Germany, France and Poland joined forces Tuesday to form a joint European combat group that will be ready to deploy in crisis zones from 2013.
The three European Union military powers signed an agreement in Brussels to put together a unit of 1,700 soldiers that will take part in the rotation of the EU’s rapid reaction force, known as battlegroups.
The three nations, bound by a long history of alliances, rivalry and wars, have discussed the possibility of creating the so-called Weimar Combat Group since 2006.
The unit will be available as part of the rotation of EU battlegroups. Two battlegroups are on standby every six months to deploy in case of emergencies, but they have never been called into action.
The technical agreement between the high-ranking military officers from the Germany, France and Poland comes four days after Poland took over the the EU’s rotating presidency.
Poland will command the group, providing the core combat troops and a mechanised battalion, a high-ranking French military official said in Brussels.
Germany will provide logistical support, while France will contribute with medical support.
The operational command centre will be based in Mont Valerien, located in a Paris suburb.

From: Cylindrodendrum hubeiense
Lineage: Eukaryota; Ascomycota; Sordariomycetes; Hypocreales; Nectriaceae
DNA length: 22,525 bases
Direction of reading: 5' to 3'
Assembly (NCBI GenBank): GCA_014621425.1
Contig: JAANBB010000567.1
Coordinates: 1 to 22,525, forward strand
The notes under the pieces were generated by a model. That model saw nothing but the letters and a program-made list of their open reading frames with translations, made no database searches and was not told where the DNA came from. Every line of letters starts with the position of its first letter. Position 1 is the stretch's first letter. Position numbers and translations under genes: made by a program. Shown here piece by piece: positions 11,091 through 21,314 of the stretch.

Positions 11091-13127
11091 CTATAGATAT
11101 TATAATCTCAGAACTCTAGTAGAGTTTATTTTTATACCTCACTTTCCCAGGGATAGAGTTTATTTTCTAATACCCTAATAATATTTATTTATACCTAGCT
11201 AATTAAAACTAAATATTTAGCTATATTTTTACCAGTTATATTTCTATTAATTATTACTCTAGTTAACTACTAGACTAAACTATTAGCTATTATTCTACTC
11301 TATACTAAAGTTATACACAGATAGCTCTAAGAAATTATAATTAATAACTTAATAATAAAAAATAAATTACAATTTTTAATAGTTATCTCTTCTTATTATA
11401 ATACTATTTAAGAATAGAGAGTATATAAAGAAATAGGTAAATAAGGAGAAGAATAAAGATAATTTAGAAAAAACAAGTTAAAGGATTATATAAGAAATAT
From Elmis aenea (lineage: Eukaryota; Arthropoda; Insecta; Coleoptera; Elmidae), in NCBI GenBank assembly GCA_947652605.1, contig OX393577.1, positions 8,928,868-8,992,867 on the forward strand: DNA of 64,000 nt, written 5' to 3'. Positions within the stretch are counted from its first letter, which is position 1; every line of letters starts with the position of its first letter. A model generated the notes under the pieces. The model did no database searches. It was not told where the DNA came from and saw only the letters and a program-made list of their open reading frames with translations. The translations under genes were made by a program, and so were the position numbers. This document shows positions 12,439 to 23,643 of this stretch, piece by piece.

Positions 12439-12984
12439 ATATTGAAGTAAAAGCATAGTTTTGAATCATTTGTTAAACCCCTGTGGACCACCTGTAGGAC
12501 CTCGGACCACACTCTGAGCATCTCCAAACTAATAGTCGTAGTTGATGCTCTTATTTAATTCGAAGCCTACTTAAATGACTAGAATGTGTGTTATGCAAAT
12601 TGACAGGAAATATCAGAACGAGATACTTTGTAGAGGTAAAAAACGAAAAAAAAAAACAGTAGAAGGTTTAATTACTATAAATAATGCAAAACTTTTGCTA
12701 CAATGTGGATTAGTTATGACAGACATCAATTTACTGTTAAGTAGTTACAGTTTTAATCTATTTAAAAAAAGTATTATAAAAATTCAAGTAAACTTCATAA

Paris, Berlin and Warsaw created the Weimar Triangle in 1992 to encourage cooperation between the three nations after the Cold War.
Related Topic Tags
Related Defense, Military & Aerospace Forum Discussions
- The Royal Navy Discussions and Updates
- Surface vessel decoys and countermeasures
- U.S. Army use of ETD/EDS & CIED doctrine
- South China Sea News & Discussions, incl Spratly Islands News
- Regional implications of PKK's truce with Turkey
- JF-17 Thunder / FC-1 / Super-7 Discussions
- Aircraft Surveillance Operator RAAF
- New Zealand Army Organisation
- Tactical Nuclear weapons - still relevant?
- The Indonesian Army
- S.Korea, Indonesia to develop 4.5 gen. fighter aircraft F-33
- F-35 Program - General Discussion
- Russia might make ICBM submersible
- Go Bag - contents and rationale
- Air Power Australia and Low-Observability